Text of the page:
18 February 2020
1300 794 893

3 ways to break into the property market sooner

Bernadette Morabito
14 November 2016

By Bernadette Morabito

It’s no secret that young people are finding it harder than ever to crack into the housing market, particularly in capital city hot spots where prices remain on the boiler.

According to research house CoreLogic, Sydney dwelling values increased 10.6% over the past 12 months, while Melbourne’s annual rate of capital gains stands at 9.1%. And with the median dwelling prices of Sydney and Melbourne at $800,000 and $600,000 respectively, coming up with the necessary deposit (that’s often around 20% of the purchase price) is no easy feat.

In fact, one-third of Australians spend more than five years saving for a deposit, while more than 11% of Australians have saved for 10 years or more to come up with the dough, according to a survey by finder.com.au. On average, it takes 3.7 years to save for a deposit.

So are there ways for aspiring first-home owners to fast track their way into the property market? After all, there’s only so much one can save by skimping on avocado on toast for breakfast. 

Margaret Lomas of Destiny Financial Solutions shared three tips to help young people jump on the property ladder sooner rather than later. The first two options might suit those who don’t want to settle for a cheaper or less desirable property and location, and are lucky enough to have family members who can lend a helping hand to beat the deposit hurdle.

1. Check out ‘shared equity’ options some banks provide

“This is where the parents allow a small portion of their own home to be secured against the loan, but the loan is in the child’s name,” says Lomas.

Essentially, parents (or immediate family members) share some of their own home’s equity to provide extra security for the child’s loan amount.

“So what happens is that the loan comes out in the child’s name, and they (the bank) secure the property that your child’s bought, and a little bit of yours to create the deposit.”

In this scenario, the child’s loan-to-value ratio (LVR) will be reduced which can also reduce (and even avoid) the need for Lender’s Mortgage Insurance.

Parents won’t have ownership in the property, but are essentially a guarantor on the loan until the child’s property appreciates enough to support the loan on its own.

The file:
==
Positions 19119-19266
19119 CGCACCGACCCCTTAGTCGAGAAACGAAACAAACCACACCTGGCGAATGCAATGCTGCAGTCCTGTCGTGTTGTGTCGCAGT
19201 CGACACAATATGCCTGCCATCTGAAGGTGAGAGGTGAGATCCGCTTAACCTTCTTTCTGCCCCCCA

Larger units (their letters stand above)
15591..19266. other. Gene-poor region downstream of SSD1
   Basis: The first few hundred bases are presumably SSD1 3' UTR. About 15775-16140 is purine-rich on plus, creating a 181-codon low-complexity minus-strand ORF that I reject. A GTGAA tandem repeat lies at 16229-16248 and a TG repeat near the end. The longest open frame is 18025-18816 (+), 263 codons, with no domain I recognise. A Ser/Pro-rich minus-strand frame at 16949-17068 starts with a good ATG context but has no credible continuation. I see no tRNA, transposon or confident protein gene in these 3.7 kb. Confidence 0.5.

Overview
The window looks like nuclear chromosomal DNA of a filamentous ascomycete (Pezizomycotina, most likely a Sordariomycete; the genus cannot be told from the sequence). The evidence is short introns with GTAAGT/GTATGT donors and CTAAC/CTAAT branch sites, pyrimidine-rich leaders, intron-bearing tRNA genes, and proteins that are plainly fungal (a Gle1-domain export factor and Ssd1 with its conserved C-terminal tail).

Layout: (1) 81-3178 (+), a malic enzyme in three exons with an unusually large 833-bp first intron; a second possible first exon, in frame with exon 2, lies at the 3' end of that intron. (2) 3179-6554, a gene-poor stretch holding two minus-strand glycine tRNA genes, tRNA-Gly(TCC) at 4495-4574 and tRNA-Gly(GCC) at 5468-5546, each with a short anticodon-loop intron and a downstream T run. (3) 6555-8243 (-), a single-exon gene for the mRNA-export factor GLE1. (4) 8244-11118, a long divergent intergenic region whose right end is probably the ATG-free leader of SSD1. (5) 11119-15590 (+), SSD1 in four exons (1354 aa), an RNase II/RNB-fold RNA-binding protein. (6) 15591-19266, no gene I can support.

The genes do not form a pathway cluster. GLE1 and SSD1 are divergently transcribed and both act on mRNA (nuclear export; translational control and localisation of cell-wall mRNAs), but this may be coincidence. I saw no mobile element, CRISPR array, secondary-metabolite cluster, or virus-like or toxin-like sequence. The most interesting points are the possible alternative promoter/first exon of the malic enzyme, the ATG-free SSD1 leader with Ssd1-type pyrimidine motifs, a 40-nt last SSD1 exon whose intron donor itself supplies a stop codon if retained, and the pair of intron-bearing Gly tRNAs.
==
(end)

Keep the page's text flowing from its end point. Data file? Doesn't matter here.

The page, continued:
“Once the home that the child has bought reaches the point where it has grown enough, the bank releases the parents’ home, and the loan remains secured only by the home it purchased.”

2. Consider a joint venture

Parents and children can enter into a property purchase together. Both parties will take a ‘tenants in common’ arrangement, which allows both parties to take unequal stakes.

“The parents may supply say 20% of the value of the purchase price using their own home equity or cash, and in return, they get 20% of the property, and 20% of the gain when it gets sold in the future,” Lomas says.

“Once that property grows, the child can either buy you out by getting more of a loan, or you can sell it together, and each take your proceeds”.

There’s obviously shared responsibility in this type of arrangement, so it’s important to think carefully about the potential challenges you could face if both parties have a different outlook or goals for the property.

3.  Become a landlord first

Yes, you might have to let go of the idea of purchasing your dream home with the white picket fence, but purchasing an investment property first has significant benefits.

For example, you might search for a more affordable property in a potential future hotspot where yields are attractive. Obviously, if the property is more affordable, the deposit required will be less. And while the tenant pays for the mortgage with their rental payments and the property appreciates, you can continue to save for your second deposit.

“The [home-owners] savings are then boosted by the property growth, which can either be realised in a sale, or leveraged against to act as a further deposit on your own home,” says Lomas.

“Useful to note that the first home owner grant is NOT lost by the home owner as long as they do not live in that investment.”

Exploring the fundamentals of an affordable area is important with this strategy: young buyers should ensure there are enough growth drivers to increase the value of the property over time. Click here to learn about how to spot promising signs.

So what are some areas with potential for future growth?

Melbourne’s South East, such as Carrum Downs and Cranbourne, suggests Lomas. Logan Shire in Brisbane, along with Moreton Bay Shire, could also experience the ‘ripple effect’ from neighbouring suburbs.

Important: This content has been prepared without taking account of the objectives, financial situation or needs of any particular individual. It does not constitute formal advice. Consider the appropriateness of the information in regards to your circumstances.

If you liked this article you'll love the Switzer Report, our newsletter and website for trustees of self-managed super funds. Click here for a FREE trial and to hear more of Peter’s expert commentary and advice.

Let us know what you think
Get the latest financial, business, and political expert commentary delivered to your inbox.

When you sign up, we will never give away or sell or barter or trade your email address.

And you can unsubscribe at any time!
1300 794 893
© 2006-2019 Switzer. All Rights Reserved
homephoneenvelopedollargraduation-cap linkedin facebook pinterest youtube rss twitter instagram facebook-blank rss-blank linkedin-blank pinterest youtube twitter instagram